The crowds that attended these concerts were huge and rowdy (drugs and alcohol had their effect), and I remember feeling exhilarated—and a little fearful—when I ventured onto the infield and was engulfed by a mob of people.  It turns out my apprehensions had some merit since several people ended up getting seriously hurt when they jumped or fell from the second deck of the stadium.

There is nothing like a live concert to drive home the sensory pleasures of rock ‘n roll. It’s a full body experience, especially if you are an adolescent male.  I remember hearing Lyrnyrd Skynyrd’s “Free Bird” for the first time (in the smoking lounge of my high school) and thinking of it as some kind of revelation (just short of “Stairway to Heaven”).  Seeing/hearing it performed live at the Cleveland Stadium—with dual guitar solos—did not disappoint.

The fact that I saw this concert with thousands of other people raises a question that Matt suggests in his post.  Can you be a music fan by yourself?  Or does being a fan necessarily mean being part of a larger collective?

Being a Fan

I would like to take a second to discuss this photograph. And, yes, I can hear you: “Here he goes again. First, procrastination and now college hoops. What, exactly, does this post have to do with music.”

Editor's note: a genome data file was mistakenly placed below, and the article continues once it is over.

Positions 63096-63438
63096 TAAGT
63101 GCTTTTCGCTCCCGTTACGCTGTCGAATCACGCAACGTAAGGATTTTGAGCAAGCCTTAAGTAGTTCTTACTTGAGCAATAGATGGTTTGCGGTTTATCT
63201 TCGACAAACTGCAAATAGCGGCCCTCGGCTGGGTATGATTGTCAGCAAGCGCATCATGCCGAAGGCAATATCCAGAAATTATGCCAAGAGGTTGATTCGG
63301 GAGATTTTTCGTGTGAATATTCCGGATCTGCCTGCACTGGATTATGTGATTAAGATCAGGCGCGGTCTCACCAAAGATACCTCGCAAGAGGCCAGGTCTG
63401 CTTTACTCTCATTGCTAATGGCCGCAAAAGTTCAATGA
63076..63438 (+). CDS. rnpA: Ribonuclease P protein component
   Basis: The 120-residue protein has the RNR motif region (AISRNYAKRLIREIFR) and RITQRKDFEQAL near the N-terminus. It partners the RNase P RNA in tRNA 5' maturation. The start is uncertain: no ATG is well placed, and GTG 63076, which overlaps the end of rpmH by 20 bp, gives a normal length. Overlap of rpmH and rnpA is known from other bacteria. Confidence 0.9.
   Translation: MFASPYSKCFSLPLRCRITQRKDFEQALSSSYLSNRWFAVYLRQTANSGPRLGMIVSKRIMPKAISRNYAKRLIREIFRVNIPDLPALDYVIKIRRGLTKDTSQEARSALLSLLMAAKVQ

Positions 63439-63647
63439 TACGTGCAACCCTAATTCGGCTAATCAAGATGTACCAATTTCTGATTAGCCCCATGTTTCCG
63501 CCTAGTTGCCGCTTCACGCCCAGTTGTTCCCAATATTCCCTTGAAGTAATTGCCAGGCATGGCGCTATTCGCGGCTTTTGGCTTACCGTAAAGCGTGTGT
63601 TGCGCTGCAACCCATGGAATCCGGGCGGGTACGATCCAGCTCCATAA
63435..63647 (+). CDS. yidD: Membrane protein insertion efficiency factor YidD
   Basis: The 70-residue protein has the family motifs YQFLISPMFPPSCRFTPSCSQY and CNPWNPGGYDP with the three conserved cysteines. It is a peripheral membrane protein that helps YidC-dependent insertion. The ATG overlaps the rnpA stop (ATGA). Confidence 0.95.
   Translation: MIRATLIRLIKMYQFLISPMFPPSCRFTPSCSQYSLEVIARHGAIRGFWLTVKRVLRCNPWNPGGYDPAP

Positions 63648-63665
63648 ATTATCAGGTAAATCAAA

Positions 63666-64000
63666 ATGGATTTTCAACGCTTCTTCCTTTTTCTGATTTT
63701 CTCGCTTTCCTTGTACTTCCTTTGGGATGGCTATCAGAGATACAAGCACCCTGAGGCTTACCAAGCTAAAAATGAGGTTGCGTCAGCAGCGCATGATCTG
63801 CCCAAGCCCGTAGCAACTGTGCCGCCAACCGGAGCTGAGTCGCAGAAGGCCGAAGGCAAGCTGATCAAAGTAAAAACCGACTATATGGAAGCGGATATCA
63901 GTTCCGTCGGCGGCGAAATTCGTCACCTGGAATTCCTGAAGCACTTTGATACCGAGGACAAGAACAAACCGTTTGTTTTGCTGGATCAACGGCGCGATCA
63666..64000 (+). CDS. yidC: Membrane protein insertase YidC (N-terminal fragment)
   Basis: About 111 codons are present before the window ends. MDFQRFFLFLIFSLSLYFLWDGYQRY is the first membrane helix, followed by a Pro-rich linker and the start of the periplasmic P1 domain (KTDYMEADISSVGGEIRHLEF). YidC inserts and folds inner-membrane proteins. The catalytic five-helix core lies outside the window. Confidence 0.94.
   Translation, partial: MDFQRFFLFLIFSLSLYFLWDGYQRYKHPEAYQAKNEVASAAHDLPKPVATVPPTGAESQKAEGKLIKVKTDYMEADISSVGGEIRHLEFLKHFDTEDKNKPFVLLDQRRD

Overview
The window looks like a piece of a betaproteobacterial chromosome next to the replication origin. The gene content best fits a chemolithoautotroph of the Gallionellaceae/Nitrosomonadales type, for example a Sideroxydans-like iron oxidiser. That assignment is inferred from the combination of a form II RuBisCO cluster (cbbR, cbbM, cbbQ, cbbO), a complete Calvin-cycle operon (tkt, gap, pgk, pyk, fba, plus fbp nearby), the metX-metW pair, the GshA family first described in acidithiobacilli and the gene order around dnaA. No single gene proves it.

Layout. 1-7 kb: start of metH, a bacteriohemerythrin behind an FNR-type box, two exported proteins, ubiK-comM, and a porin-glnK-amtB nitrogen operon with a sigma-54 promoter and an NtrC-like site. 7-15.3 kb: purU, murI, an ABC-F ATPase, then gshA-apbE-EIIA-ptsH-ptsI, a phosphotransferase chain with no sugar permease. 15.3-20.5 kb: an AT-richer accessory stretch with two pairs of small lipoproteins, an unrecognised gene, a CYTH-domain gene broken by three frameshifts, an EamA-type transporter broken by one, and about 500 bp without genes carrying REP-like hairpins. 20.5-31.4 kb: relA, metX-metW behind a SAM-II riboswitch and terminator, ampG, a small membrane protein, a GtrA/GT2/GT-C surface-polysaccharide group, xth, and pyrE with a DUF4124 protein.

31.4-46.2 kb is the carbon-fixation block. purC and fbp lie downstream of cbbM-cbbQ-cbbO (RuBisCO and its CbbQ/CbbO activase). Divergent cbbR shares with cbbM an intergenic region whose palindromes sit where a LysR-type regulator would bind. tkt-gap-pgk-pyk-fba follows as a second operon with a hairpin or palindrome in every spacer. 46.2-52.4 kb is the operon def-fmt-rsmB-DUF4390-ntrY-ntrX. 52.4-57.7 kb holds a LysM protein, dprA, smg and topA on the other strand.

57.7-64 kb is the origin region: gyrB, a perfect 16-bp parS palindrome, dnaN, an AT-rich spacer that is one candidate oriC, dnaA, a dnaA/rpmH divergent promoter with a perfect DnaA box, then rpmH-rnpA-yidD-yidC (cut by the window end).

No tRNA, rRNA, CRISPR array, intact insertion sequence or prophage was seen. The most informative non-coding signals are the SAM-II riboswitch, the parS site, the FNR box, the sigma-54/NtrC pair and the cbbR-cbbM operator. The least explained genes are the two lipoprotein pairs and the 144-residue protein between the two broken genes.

Well, I’ll tell you. It has to do with being a fan, specifically how being a fan of something or someone when you are a kid is impossible to replicate in adulthood.

This picture was taken in December, 1982; I was 12 years old and a rabid fan of the University of Virginia basketball team. Growing up an hour or so away from Charlottesville at a time when the Cavaliers were one of the best teams in the country and featured the best player in America, Ralph Sampson, I lived and died with UVA hoops. Nothing was as important. And while I still follow the Cavaliers and consider myself a big fan of both their football and basketball teams, it’s not the same. I was reminded of this the second I took a look at this photo, which an old friend pointed out to me with the message, “Get ready for some serious nostalgia.”

As soon as I saw this image of Ralph battling with Patrick Ewing under the basket in what was then called “The Game of the Century,” I was hit with a wave of emotion that is near impossible to describe. Seeing that uniform, and not just that uniform but that uniform in that particular moment, frozen in time, made me feel for a nanosecond like I was 12 again, and there was no more important thing in my orbit than the fate of the UVA basketball team. And then the feeling faded, like a wisp of steam evaporating in the air.